11. ^ "Parish of Tamborine" (Map). Queensland Government. 1974. Archived from the original on 2 April 2020.
  12. ^ "NORTH BRISBANE LICENSING COURT". The Brisbane Courier. Queensland, Australia. 16 February 1905. p. 8. Retrieved 3 April 2020 – via Trove.
  13. ^ "STATE SCHOOLS". The Week (Brisbane). Queensland, Australia. 26 April 1933. p. 19. Archived from the original on 15 March 2021. Retrieved 3 April 2020 – via Trove.
  14. ^ "OUR DISTRICT". The Beaudesert Times. Queensland, Australia. 21 April 1933. p. 5. Archived from the original on 15 March 2021. Retrieved 3 April 2020 – via Trove.
  15. ^ "Tambourine". The Beaudesert Times. Queensland, Australia. 16 June 1933. p. 5. Archived from the original on 15 March 2021. Retrieved 3 April 2020 – via Trove.
  16. ^ "Agency ID 6474, Tamborine State School". Queensland State Archives. Retrieved 13 May 2014.
  17. ^ "Opening and closing dates of Queensland Schools". Queensland Government. Retrieved 13 May 2014.
  18. ^ Google (2 April 2020). "Tamborine School Park" (Map). Google Maps. Google. Retrieved 2 April 2020.
  19. ^ "SKETCHER". The Queenslander. Queensland, Australia. 25 November 1911. p. 15. Archived from the original on 15 March 2021. Retrieved 2 April 2020 – via Trove.
  20. ^ Kerr, John (1990). Triumph of narrow gauge : a history of Queensland Railways. Boolarong Publications. p. 224. ISBN 978-0-86439-102-5.
  21. ^ a b "The Canungra Branch" Australian Railway History January 1993 pp12-19
  22. ^ Quinlan, Howard; Newland, John (2000). Australian Railway Routes 1854 - 2000. Redfern: Australian Railway Historical Society. p. 38. ISBN 0909650497.
  23. ^ "Tamborine" (Map). Queensland Government. 1954. Archived from the original on 2 April 2020. Retrieved 4 July 2020.
  24. ^ Baker, Hannah (13 August 2017). "Cenotaph set for Tamborine Memorial Hall delivery". Jimboomba Times. Archived from the original on 15 March 2021. Retrieved 15 March 2021.
  25. ^ Quinlan, Howard; Newland, John (2000). Australian Railway Routes 1854 - 2000. Redfern: Australian Railway Historical Society. p. 38. ISBN 0909650497.
  26. ^ "Camp Cable near Logan Village". Archived from the original on 13 August 2014. Retrieved 6 May 2014.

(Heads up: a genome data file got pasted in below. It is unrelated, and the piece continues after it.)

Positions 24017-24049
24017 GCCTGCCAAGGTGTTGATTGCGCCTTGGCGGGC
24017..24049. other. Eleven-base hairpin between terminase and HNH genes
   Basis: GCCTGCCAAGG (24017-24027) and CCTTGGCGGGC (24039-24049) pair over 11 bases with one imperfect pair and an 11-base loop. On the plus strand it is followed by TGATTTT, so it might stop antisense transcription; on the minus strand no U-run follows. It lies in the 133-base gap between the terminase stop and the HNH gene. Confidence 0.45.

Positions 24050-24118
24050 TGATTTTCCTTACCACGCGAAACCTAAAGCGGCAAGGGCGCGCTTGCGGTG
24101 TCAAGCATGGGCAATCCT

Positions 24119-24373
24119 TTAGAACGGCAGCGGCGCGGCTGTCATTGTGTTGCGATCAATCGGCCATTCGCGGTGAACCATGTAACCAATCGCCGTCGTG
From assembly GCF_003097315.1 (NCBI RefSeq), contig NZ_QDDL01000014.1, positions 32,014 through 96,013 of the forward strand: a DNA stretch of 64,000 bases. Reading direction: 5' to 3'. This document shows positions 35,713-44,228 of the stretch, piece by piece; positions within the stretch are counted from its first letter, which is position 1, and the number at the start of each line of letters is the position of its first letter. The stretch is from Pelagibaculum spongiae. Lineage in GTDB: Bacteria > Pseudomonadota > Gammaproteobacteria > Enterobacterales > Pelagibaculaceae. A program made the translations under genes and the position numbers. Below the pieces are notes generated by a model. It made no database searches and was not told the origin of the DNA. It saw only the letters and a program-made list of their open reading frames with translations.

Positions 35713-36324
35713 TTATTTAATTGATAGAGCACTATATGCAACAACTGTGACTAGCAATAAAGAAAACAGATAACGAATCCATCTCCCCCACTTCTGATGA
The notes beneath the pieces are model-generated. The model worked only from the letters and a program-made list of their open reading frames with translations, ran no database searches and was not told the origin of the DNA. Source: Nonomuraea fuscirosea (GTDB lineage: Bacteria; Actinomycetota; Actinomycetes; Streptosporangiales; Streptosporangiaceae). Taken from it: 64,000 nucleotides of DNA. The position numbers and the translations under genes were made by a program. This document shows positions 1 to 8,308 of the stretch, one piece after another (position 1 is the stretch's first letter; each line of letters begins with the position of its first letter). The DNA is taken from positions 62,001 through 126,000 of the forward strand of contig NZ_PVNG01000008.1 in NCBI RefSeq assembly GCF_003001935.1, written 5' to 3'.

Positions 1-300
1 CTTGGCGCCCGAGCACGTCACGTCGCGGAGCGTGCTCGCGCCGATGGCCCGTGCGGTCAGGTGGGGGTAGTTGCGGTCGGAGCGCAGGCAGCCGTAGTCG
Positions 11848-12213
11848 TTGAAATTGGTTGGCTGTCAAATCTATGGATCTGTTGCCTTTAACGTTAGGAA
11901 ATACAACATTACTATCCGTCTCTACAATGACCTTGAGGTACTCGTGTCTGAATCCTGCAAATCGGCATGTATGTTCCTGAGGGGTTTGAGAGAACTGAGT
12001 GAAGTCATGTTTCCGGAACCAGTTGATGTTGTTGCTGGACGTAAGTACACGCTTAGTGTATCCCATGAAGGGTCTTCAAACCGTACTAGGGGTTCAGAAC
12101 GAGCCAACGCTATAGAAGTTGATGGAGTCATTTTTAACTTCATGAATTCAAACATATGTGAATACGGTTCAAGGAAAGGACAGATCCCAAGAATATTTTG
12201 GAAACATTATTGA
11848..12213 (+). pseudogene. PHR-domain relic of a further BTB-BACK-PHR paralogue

27. ^ Australian Bureau of Statistics (31 October 2012). "Tamborine". 2011 Census QuickStats. Retrieved 6 May 2014. Edit this at Wikidata
  28. ^ "Local Heritage Register" (PDF). Scenic Rim Regional Council. Archived from the original (PDF) on 24 September 2015. Retrieved 9 February 2015.
  29. ^ "Emergency services facilities - Queensland". Queensland Open Data. Queensland Government. 18 November 2020. Archived from the original on 24 November 2020. Retrieved 24 November 2020.
  30. ^ a b "Cemetery Areas - Queensland". Queensland Open Data. Queensland Government. 12 November 2020. Archived from the original on 15 November 2020. Retrieved 12 November 2020.
  31. ^ a b "Building points - Queensland". Queensland Open Data. Queensland Government. 17 November 2020. Archived from the original on 25 November 2020. Retrieved 25 November 2020.
  32. ^ "Mobile Library" (PDF). Scenic Rim Regional Council. Archived from the original (PDF) on 30 January 2018. Retrieved 31 January 2018.
  33. ^ a b "Land for public recreation - Queensland". Queensland Open Data. Queensland Government. 20 November 2020. Archived from the original on 22 November 2020. Retrieved 22 November 2020.
  34. ^ "Land for public recreation - Queensland". Queensland Open Data. Queensland Government. 20 November 2020. Archived from the original on 22 November 2020. Retrieved 22 November 2020.

Further reading[edit]

External links[edit]